14.  A prescribing incentive scheme for non-fundholding general practices: an observational study. 
BMJ : British Medical Journal  1996;313(7056):535-538.
OBJECTIVE: To examine the effects of a financial incentive scheme on prescribing in non-fundholding general practices. DESIGN: Observational study. SETTING: Non-fundholding general practices in former Northern region in 1993-4. INTERVENTION: Target savings were set for each group of practices; those that achieved them were paid a portion of the savings. MAIN OUTCOME MEASURES: Financial performance; prescribing patterns in major therapeutic groups and some specific therapeutic areas; rates of generic prescribing; and performance against a measure of prescribing quality. SUBJECTS: 459 non-fundholding general practices, grouped into three bands according to the ratio of their indicative prescribing amount to the local average (band A > or = 10% above average, B between average and 10% above, C below average). RESULTS: 102 (23%) of 442 practices achieved their target savings (18%, 19%, and 27% of bands A, B, and C respectively). Band C practices that achieved their target had a lower per capita prescribing frequency for gastrointestinal drugs, inhaled steroids, antidepressants, and hormone replacement therapy. There were no other significant differences in prescribing frequency, and no reduction in the quality of prescribing in achieving practices. Total savings of pounds 1.54 m on indicative prescribing amounts were achieved. Payments from the incentive scheme and discretionary quality awards resulted in pounds 463,000 being returned to practices for investment in primary care. CONCLUSIONS: The prescribing behaviour of non-fundholding general practitioners responded to financial incentives in a similar way to that of fundholding practitioners. The incentive scheme did not seem to reduce the quality of prescribing.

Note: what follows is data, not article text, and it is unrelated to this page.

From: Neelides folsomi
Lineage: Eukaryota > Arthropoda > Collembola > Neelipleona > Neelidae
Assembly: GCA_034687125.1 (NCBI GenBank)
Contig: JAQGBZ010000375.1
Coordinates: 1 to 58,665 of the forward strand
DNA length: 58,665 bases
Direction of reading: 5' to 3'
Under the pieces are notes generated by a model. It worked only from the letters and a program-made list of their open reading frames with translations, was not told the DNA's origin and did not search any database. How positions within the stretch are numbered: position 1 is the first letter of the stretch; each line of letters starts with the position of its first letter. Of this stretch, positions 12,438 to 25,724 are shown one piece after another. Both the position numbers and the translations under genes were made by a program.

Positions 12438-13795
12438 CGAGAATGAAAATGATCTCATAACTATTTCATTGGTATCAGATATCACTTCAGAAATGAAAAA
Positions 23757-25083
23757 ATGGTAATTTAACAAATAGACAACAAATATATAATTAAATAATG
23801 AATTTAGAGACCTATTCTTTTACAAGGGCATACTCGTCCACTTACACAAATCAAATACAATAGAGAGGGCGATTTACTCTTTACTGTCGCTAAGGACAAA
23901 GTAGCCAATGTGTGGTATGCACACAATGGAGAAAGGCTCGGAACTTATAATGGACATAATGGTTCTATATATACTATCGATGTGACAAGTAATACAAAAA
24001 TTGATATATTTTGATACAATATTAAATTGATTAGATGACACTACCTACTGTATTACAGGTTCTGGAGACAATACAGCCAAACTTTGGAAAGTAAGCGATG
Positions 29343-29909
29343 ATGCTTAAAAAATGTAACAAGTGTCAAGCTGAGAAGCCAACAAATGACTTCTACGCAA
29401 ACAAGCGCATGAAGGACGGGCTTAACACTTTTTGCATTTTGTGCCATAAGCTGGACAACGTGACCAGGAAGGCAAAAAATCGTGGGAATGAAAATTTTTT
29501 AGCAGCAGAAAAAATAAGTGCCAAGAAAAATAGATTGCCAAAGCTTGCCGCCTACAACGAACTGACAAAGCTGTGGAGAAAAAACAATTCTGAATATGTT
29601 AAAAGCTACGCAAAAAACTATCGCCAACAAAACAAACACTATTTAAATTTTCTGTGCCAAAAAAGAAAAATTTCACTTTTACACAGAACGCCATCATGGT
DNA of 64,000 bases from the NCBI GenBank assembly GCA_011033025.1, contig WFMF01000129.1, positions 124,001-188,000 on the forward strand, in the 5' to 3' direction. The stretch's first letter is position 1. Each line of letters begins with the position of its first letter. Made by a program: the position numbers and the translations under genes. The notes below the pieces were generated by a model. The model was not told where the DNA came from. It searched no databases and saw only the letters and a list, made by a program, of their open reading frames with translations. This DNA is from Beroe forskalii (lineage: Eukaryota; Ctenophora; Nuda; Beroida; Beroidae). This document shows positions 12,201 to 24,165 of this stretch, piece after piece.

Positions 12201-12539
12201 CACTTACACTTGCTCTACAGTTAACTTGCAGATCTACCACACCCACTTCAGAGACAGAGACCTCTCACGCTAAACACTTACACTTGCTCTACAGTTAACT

PMCID: PMC2351914  PMID: 8789984
15.  Jack Kevorkian: a medical hero. 
BMJ : British Medical Journal  1996;312(7044):1434.
PMCID: PMC2351178  PMID: 8664610
16.  Cost effectiveness of treating primary care patients in accident and emergency: a comparison between general practitioners, senior house officers, and registrars. 
BMJ : British Medical Journal  1996;312(7042):1340-1344.